The worse thing was that the episodes that saw the Mandalorian return were far more interesting than anything else in the series. The details of the lore with the rest of the Mandalore tribe and his subsequent exile, the issues he had using the darksaber, and then seeing Luke Skywalker in training mode, as well as him getting a new ship and testing that out, these felt like they were from a different, more interesting show. It all felt very lopsided, and that hurt the series a lot.

It also didn’t help that the quality of the episodes’ direction varied depending on who was behind the show. Bryce Dallas Howard’s episode was the best of the series, and on the other end of the scale, Robert Rodriguez’s episodes were fairly pedestrian, with the action really boring and lacking in impact. However, the acting was fine across the board, with Temuera Morrison as Boba and Ming-Na Wen as Fennec both bringing a lot to their roles, as well as fine performances from Jennifer Beals and Carey Jones as the awesome wookiee bounty hunter Black Krrsantan.

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I probably make it sound like I disliked the show a lot more than I did. I liked a lot of it really, including how it made connections to Return of the Jedi and Attack of the Clones, I liked the wonderful personalities given to the various droids, including Matt Berry as 8D8, who seemed a lot less torture-inclined than the last time we saw him, and I loved the Tusken raider scenes, and the return to the Sarlacc, and deep fake Luke Skywalker.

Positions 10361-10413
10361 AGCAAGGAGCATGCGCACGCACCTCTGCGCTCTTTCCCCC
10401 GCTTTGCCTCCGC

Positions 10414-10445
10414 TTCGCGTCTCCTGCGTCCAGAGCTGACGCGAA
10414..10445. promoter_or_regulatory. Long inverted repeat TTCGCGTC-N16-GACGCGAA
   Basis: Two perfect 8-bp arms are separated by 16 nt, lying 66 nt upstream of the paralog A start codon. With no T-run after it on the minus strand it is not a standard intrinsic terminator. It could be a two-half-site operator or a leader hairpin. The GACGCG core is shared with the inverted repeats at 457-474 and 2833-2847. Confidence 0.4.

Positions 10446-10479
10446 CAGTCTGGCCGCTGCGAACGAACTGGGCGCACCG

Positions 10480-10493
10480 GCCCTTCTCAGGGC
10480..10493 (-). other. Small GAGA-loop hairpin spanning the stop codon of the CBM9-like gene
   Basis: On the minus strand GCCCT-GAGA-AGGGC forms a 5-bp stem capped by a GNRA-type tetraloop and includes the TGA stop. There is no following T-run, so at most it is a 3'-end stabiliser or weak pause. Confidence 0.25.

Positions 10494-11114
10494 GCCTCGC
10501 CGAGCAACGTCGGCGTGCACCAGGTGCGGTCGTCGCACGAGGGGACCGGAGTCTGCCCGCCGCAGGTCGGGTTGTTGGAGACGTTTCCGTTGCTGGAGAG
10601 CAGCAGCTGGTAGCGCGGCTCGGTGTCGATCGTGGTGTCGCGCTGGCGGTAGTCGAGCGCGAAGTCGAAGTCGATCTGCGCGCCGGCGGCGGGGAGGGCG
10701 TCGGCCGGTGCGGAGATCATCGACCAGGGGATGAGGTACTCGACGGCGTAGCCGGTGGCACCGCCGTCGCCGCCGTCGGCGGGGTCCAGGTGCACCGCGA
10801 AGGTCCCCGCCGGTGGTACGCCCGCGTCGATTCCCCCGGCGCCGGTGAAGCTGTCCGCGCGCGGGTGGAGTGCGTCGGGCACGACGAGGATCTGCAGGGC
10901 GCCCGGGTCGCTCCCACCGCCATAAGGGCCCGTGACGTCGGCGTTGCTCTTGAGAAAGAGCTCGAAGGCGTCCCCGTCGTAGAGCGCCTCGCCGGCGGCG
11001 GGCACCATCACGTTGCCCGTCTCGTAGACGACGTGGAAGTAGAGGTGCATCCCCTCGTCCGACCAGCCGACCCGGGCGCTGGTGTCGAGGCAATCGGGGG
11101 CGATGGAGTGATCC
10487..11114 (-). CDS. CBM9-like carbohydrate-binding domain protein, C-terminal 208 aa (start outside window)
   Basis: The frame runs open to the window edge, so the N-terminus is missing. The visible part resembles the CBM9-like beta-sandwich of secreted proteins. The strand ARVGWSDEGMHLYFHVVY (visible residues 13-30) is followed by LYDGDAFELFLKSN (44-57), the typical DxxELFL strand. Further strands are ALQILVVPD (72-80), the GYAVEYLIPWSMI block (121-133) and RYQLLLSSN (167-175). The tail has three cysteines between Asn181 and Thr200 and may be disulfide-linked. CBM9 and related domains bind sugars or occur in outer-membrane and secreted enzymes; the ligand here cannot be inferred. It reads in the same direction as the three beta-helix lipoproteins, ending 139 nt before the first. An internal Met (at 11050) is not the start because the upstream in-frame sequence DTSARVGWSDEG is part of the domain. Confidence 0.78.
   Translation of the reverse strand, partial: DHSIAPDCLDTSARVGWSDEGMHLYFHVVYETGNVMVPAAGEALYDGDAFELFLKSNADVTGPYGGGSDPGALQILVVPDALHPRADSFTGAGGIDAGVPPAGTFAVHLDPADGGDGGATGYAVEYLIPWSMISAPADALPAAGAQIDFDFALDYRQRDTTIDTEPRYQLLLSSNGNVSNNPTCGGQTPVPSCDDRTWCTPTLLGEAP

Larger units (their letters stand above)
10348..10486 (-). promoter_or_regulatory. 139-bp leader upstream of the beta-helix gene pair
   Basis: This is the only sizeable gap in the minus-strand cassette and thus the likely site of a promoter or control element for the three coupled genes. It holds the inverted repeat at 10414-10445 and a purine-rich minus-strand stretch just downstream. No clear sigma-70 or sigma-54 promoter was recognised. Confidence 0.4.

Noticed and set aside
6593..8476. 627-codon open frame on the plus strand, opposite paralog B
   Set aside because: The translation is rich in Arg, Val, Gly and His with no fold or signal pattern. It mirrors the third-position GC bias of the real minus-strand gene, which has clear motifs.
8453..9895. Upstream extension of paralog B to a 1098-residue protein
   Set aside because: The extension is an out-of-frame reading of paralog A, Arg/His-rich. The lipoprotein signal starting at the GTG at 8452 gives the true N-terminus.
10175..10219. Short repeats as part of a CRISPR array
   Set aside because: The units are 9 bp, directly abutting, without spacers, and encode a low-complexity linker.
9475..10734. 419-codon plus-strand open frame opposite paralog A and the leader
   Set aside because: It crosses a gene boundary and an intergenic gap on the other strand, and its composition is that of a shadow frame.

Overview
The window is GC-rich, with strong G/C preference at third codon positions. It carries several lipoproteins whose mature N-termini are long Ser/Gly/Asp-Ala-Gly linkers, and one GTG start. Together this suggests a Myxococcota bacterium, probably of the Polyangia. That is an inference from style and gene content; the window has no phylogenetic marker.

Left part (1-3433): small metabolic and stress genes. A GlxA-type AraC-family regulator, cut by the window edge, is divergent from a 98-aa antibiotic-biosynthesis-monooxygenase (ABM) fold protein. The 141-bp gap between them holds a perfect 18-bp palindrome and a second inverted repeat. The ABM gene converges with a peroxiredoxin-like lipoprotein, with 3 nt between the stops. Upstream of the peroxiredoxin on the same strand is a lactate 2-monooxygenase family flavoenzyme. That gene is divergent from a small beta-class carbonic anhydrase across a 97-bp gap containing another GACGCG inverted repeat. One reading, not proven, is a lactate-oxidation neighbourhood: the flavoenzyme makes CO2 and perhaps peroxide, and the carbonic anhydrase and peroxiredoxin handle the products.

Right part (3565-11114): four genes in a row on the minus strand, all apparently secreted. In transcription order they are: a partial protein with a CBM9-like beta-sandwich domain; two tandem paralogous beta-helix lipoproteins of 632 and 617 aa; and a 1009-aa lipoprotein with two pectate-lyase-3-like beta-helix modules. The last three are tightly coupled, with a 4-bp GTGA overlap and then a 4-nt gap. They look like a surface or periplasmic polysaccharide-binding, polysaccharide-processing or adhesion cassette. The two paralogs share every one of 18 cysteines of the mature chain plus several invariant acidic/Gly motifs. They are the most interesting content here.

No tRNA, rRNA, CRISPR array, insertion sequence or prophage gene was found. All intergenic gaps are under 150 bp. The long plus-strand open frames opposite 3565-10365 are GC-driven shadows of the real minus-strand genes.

On the whole, though, it felt very uneven and that it had not been sketched out especially well. It felt like it had trouble nailing down who they wanted Boba Fett to be, even though this was balanced out by the usual mix of droids and monsters, including welcome returns by Cad Bane and Cobb Vanth. I just hope if there is a second season, which I imagine there will be, they put a little more thought into it, and help establish the title character as someone a little more rounded and more interesting. And keep the Mandalorian in his own show, it’s like being at a car dealership where you’re being shown a Mini when someone comes along and asks if you want to check out a Ferrari.

The Book of Boba Fett is streaming on Disney+.